A popular approach is to measure how effective a drug is in helping rats and mice their way around mazes. In some of these mazes, the animals must run down a series of ``arms'' fanning out from a central area in search of food. Other mazes consist of a large tank of water with a submerged platform, which animals must learn to swim towards and clamber on to to ensure safety. A different kind of test relies on ``passive avoidance.'' If a rat is placed on a narrow shelf above the floor of its cage, its normal tendency is to step down; if the animal is given a mild electric shock every time it does so, however, it will learn to stay put.
Clearly, such tasks involve many other aspects of performance than merely learning and memory. Drugs that alter sensations of hunger or thirst, or reduce sensitivity to pain, or simply make an animal more active could all improve performance. In some cases animals are trained on tasks and then made amnesiac either by electric shock, or, in one popular test, by administering scopolamine to deplete acetylcholine. Something may be considered a potential smart drug if it can alleviate this kind of amnesia in animals. But there is an obvious flaw: the drug may not necessarily work on less artificially induced amnesia.
There are many other problems with animal studies of smart drugs. The drugs are usually administered by injection, sometimes into the brain, and often at very high doses. In some studies reporting a positive effect on learning, drugs were injected at doses equivalent to inject a human with about 8 grams of the drug. Taken orally, as all smart drugs are, this might scale up to as much as 40 grams - scarcely a realistic proposition. Although it is standard practise in reputable pharmacological papers to publish dose-response curves for any proposed agent, the smart drug literature is remarkably coy on this point. At best two or three concentrations of the drug are tested, often without discernible dose-related effects.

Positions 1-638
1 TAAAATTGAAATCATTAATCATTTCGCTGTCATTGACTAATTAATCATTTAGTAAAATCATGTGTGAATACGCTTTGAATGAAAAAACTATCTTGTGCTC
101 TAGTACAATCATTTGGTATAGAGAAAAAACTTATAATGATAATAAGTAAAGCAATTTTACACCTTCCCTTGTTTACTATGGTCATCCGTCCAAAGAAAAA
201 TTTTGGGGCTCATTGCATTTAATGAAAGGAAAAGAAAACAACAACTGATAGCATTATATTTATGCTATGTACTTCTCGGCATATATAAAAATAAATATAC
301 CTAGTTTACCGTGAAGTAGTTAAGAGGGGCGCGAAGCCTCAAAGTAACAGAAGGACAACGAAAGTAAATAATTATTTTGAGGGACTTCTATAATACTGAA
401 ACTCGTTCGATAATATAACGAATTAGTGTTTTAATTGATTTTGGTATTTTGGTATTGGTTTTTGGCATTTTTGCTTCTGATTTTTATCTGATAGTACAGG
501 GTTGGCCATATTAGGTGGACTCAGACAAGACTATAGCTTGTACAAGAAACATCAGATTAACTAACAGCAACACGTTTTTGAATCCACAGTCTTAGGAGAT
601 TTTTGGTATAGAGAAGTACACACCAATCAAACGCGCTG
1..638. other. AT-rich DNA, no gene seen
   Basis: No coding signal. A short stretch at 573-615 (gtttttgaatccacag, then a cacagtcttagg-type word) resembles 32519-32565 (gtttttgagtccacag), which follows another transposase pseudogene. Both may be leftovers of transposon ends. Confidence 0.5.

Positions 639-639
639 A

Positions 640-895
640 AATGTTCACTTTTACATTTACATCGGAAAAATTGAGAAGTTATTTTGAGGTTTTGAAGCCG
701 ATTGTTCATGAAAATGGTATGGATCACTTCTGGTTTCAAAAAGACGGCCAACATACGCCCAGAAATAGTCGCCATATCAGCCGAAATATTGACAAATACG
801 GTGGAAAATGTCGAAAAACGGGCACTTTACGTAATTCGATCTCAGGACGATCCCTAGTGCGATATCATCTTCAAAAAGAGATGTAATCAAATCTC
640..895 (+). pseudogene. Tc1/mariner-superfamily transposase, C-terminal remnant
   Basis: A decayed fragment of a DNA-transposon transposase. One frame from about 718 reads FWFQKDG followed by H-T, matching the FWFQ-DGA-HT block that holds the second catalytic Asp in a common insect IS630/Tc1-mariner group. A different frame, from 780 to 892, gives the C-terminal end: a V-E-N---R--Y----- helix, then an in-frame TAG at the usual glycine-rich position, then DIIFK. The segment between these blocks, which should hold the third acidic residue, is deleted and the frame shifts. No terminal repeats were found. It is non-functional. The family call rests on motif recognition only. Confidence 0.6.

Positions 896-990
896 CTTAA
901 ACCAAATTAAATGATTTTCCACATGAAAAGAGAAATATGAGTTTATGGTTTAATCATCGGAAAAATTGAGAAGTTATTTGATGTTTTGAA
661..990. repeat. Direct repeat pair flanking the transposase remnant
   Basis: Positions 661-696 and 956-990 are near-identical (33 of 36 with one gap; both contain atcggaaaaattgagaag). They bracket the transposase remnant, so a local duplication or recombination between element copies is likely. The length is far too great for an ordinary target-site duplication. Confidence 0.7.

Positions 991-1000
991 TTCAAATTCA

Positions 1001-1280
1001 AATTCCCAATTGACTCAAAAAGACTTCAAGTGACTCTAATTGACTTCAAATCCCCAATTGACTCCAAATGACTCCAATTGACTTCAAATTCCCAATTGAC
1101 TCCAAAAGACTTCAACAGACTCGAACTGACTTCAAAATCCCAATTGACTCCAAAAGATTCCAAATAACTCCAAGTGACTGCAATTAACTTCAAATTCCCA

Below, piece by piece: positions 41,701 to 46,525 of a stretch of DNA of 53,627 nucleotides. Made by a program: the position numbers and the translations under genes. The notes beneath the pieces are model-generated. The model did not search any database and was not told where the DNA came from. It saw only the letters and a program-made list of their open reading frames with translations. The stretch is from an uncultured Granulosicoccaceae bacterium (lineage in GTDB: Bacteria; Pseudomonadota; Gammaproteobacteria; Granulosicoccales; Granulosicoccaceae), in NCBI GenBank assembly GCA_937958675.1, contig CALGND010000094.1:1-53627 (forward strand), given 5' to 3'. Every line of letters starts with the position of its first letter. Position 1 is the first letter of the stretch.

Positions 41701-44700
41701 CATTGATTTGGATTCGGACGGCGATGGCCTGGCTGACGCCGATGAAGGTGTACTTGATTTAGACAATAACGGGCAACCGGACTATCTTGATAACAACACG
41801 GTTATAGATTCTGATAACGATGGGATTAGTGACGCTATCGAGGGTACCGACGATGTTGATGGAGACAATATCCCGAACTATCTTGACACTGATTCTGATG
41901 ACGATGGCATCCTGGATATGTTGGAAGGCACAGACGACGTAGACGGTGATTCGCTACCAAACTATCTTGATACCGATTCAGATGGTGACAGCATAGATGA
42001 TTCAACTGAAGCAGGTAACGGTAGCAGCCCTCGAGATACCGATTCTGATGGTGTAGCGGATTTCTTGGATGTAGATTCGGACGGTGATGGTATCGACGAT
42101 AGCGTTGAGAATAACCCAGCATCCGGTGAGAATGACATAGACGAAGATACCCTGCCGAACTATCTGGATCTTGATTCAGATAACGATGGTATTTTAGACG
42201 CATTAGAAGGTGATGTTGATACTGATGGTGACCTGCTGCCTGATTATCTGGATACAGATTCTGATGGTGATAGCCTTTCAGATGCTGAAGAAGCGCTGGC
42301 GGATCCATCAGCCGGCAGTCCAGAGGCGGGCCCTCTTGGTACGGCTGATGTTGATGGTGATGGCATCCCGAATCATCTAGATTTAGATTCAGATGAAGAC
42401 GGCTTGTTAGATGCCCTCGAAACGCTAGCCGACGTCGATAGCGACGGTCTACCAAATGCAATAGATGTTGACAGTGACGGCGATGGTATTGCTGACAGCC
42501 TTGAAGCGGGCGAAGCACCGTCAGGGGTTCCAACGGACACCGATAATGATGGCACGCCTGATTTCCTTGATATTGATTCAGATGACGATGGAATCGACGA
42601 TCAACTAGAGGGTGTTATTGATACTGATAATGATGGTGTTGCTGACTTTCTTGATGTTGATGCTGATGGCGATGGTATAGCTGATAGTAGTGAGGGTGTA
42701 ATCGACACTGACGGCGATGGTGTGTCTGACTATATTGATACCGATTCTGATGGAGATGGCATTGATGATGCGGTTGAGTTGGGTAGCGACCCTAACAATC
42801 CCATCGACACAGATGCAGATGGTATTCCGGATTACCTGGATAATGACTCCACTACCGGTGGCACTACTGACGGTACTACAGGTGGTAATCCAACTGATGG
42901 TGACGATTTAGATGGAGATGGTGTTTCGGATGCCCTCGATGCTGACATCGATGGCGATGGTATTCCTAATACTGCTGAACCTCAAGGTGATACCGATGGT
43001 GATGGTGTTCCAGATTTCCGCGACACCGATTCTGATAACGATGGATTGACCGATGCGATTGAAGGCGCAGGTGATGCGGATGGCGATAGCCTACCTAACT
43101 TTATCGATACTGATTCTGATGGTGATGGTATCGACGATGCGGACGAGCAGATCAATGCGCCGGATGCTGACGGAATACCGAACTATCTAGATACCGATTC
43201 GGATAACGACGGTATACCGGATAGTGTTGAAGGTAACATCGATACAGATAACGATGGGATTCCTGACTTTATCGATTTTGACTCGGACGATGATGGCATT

Studies of smart drugs on human patients are much rarer but no less contentious. Most involve patients in hospitals or other institutions, frequently diagnosed as suffering from Alzheimer's or cerebrovascular disease. Many of the trials are based on small samples of patients, less than 10 in each of the drug and placebo groups. A sizeable number of the human studies come from trials carried out in the south of Italy where the ethical controls and statistical procedures require in British and American trials are often lacking, or at least unspecified. What is more, effects on the patients are often evaluated using subjective criteria. One paper, reporting a study of aniracetam in elderly patients, simply states that doctors and nurses evaluated the drug according to its ``resocialising and revitalizing effects''.